The previous four and a half chapters had been a beautiful defense of the Messianic bona fides of Jesus of Nazareth. In other words, it was clear that Jesus was the Messiah whom the Jews had been awaiting because He had not only fulfilled scriptural prophecies, but He had also tied them all together in a way no man could have ever foreseen, much less planned. The Hebrews to whom the Writer pens his treatise knew these scriptures and these histories and the promises of God … and yet they never saw how it all could come together. Though Jesus came to earth teaching with authority and healing every sickness, His humility and lowliness didn’t match their magisterial and soldierly expectations … and so they missed the point entirely. The words in the scriptures were clear, but their minds weren’t. They searched the scriptures for knowledge of the Messiah, but did it with preconceived notions of what the Messiah would be. They read into the words of God what the heart of men desired.

Which brings me back to my point about maturity: Maturity is shown when one seeks the truth earnestly, is devoted to discipline with the word, and then responds with humility to something which doesn’t fit one’s preconceived notions. In other words, the complete opposite of what the Hebrews had done with the prophesies about the Messiah.

Here’s my paraphrase of Hebrews 5:11-14,

I want to tell you so much more! But you just aren’t ready for it. In fact, you should already know this stuff. Yet you missed the important things because you haven’t grown up! And now you can’t do what God wants you to do – you can’t know what God wants you to know, because you have to learn what you should’ve learned a long time ago! Milk is for babies and solid food is for the mature. You’re proving that you are babies because you can’t handle the solid food. Why can’t you handle the solid food? Because you’ve never been disciplined and humble enough to seek the truth!

If I’m honest, this passage scares me to death! How many times have I searched the scriptures in order to prove a point instead of to find the truth? How many times have I only picked up the word of God when it is convenient to me? How many times have I finally stumbled on a truth I didn’t want to know, only to yell petulantly, “Alright already! I’ll do it! But I won’t like it and I won’t do it gladly!”

And how much more of the glorious mysteries of God might have been revealed to me by now if I had just been honest in my dedication and humble in my spirit?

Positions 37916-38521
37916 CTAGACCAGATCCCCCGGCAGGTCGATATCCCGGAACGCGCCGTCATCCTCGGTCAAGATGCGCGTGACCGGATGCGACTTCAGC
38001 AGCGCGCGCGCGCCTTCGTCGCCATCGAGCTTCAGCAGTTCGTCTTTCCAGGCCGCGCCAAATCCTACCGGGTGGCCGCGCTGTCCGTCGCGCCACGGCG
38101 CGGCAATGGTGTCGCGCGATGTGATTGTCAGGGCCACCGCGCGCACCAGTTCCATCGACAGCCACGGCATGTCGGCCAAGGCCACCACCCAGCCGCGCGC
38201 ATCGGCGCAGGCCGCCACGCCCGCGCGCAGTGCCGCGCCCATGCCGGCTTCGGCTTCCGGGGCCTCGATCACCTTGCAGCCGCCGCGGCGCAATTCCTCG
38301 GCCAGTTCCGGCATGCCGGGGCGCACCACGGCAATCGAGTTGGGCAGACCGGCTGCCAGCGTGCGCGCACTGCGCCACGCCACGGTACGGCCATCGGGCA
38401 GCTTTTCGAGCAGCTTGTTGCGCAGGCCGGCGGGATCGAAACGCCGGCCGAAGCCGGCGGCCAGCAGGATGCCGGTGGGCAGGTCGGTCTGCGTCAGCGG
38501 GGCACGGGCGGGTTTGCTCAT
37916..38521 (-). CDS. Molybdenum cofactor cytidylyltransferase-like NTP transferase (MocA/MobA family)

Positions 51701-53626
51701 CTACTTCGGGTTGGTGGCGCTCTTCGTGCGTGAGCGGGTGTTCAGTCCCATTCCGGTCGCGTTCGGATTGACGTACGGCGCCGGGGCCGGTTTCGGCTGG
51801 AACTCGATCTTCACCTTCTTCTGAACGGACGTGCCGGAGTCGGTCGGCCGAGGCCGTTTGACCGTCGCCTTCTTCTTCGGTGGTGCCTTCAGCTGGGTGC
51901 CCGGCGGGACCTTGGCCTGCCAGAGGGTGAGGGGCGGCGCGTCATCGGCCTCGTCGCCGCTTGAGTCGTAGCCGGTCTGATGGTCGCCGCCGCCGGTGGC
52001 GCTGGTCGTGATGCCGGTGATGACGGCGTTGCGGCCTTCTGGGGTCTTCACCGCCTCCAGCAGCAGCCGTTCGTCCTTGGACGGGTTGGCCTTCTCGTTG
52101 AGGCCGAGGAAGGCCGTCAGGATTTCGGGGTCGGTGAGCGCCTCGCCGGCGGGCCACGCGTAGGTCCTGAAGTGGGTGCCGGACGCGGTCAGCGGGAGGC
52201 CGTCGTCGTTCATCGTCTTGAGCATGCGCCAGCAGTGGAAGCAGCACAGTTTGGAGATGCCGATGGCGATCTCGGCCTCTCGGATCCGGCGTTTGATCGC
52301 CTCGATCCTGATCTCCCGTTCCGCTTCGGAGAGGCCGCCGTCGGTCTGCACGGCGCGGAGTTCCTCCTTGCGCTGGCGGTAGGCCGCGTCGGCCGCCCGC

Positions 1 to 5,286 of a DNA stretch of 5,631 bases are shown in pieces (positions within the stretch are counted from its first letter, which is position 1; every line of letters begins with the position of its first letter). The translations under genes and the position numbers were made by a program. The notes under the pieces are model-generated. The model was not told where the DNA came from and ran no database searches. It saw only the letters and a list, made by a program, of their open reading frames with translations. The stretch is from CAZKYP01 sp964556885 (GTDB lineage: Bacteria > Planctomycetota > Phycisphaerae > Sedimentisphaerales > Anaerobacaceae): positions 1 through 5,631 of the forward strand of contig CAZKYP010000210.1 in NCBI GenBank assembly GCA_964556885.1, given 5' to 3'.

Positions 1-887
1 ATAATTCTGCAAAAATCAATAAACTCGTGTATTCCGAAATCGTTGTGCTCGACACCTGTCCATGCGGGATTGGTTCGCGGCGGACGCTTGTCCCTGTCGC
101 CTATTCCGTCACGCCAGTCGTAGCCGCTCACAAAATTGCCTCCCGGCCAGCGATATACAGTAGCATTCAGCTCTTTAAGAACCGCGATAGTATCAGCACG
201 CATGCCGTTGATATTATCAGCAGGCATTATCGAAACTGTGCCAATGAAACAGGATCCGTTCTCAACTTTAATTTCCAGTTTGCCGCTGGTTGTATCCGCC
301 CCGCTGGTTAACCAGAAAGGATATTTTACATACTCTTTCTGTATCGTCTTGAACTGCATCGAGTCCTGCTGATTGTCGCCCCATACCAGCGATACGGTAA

I am certain that the solid food of God is incredible – like having a steak instead of pureed peas and carrots – and I want so badly to taste it. Yet, if I’m honest, I have to admit that I’m so weak and arrogant that I need constantly to be reminded of the elementary truths of God. I want to grow and I want to mature, but I lack the discipline to do it. And every day that goes by as I stumble about with a bad attitude and a petulant heart is a day of mysteries unrevealed and glories unseen.

I need to make a dedication to maturity. I need to pledge anew to discipline and humility. I need to grow, because I need to know, because I need to show, what it means to follow. So help me, Lord, every day.

Will you join me?

When I was a child, I talked like a child, I thought like a child, I reasoned like a child. When I became a man, I put the ways of childhood behind me. 1 Corinthians 13:11

So Christ Himself gave the apostles, the prophets, the evangelists, the pastors and teachers, to equip His people for works of service, so that the body of Christ may be built up until we all reach unity in the faith and in the knowledge of the Son of God and become mature, attaining to the whole measure of the fullness of Christ.

Then we will not be infants, tossed back and forth by the waves, and blown here and there by every wind of teaching and by the cunning and craftiness of people in their deceitful scheming. Instead, speaking the truth in love, we will grow to become in every respect the mature body of Him who is the head, that is, Christ. Ephesians 4:11-15